The other tax increases

Rep. Joseph R. Pitts Congressman, Pennsylvania 16th District
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This week, Congress adjourned until after the election, but not without a serious debate about maintaining current tax rates. As you may know, if Congress fails to act, the nation will see a $3.8 trillion tax increase on January 1, 2011. Many in Congress are concerned that the uncertainty about where tax levels will end up is causing businesses to hold off on investment and job growth.

When Democratic leaders announced that the House would adjourn without considering tax legislation, members on both sides of the aisle were concerned that we were neglecting our responsibility. In a dramatic vote on Wednesday afternoon, every Republican and 39 Democrats voted against adjournment. The resolution passed by only a single vote.

The House did end business on Wednesday night. This was a week earlier than had been planned at the beginning of the year. Congress also adjourned a week earlier over the summer. Democratic leadership chose to spend more time campaigning, and less time considering taxes and spending.

In fact, you may remember that this year was the first time that the House failed to pass a budget since the 1974 Budget Act. Without a plan for spending, the Appropriations Committee only managed to complete work on a handful of spending bills. The Senate has considered none of these bills.

For months now, I’ve stated my concern about how rising marginal tax rates could hurt small businesses and job growth. Unfortunately, the marginal rates aren’t the only taxes set to rise at the beginning of the year.

The Child Tax Credit will be slashed in half, falling from $1,000 per child to $500 per child. Millions of working families will see their tax bills rise, making it harder to provide for children.

The marriage penalty will return. Currently, the standard deduction for married couples is twice that of single filers. But starting in 2011, the standard deduction for married couples will be $9,750 while it will be $5,800 for single people.

Marriage has economic benefits both for couples and for children. In Pennsylvania, 36 percent of children in single-parent homes live in poverty. Only 5 percent of children in two-parent households live in poverty. The government can’t order people to get married, but it can encourage or discourage marriage through policies that have a real economic impact. With the percentage of Americans living in poverty greater than it’s been at any time since the 1960s, we should not be discouraging institutions that have a positive economic impact.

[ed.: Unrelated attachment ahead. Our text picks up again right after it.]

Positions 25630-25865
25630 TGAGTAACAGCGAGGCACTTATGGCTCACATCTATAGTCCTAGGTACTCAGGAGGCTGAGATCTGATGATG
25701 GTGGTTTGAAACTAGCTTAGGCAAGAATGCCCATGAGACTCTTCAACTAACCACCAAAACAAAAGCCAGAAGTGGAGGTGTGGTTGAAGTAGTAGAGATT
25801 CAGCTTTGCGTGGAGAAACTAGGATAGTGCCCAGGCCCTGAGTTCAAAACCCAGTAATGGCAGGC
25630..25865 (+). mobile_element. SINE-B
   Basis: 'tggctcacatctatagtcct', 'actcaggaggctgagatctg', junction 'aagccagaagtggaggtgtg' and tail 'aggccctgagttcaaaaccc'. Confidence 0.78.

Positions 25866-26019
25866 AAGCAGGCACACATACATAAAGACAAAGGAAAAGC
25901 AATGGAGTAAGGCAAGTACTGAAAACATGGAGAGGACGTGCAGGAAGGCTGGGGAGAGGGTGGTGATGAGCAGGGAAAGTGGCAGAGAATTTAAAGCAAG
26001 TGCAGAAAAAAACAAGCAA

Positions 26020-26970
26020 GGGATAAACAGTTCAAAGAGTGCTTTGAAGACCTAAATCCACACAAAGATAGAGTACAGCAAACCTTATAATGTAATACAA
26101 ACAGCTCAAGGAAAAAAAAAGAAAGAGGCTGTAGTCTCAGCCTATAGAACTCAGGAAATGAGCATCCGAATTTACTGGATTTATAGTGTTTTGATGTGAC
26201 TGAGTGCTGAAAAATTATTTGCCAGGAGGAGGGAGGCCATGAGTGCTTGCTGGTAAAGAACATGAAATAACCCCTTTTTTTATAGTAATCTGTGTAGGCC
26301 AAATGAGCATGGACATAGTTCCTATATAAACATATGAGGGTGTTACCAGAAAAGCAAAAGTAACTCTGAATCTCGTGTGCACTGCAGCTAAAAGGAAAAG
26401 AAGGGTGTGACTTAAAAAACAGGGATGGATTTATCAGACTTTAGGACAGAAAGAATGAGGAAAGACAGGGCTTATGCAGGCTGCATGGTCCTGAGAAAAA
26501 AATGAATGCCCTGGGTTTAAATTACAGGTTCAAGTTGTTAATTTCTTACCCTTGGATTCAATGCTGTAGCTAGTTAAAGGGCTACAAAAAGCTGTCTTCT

Major tax increases are also targeted at capital gains and dividends. These tax increases are likely to have wide-ranging effects that would hurt every American, whether or not they are directly subject to the tax. The American Council for Capital Formation estimates that these increases could lead to annual jobs losses of 231,000.

The top rate on capital gains is set to increase from 15 percent to 20 percent and the rate on qualified dividends would more than double, from 15 percent to 39.6 percent. More than 26 million taxpayers would pay an average of $1,240 more in 2011. One-third of those affected are senior citizens who are counting on investment earnings to support themselves.

Millionaires aren’t the only ones who pay these taxes. The accounting firm Ernst & Young estimates that 65 percent of dividends were on tax returns with income under $100,000. Over one-third were on returns with total income below $50,000 a year.

Tens of millions of Americans would be affected by increased taxes on capital because of the possible impact on the stock market. An estimate by Barclay’s Capital investment firm predicted that markets could fall by 8 percent because of the new taxes. This hurts every American with a 401(k) or other stock-based investments.

Congress failed to act this week. Clearly there is bipartisan support for extending all current tax rates. I hope that Speaker Pelosi listens to her own members.

Businesses are facing massive uncertainty about how much they will owe the federal government next year. We can provide reassurance that will encourage job growth. Without that assurance, businesses will continue to hold onto cash that could otherwise be used to get more Americans working. There’s no reason to wait any longer.

Rep. Joe Pitts represents Pennsylvania’s Sixteenth Congressional District.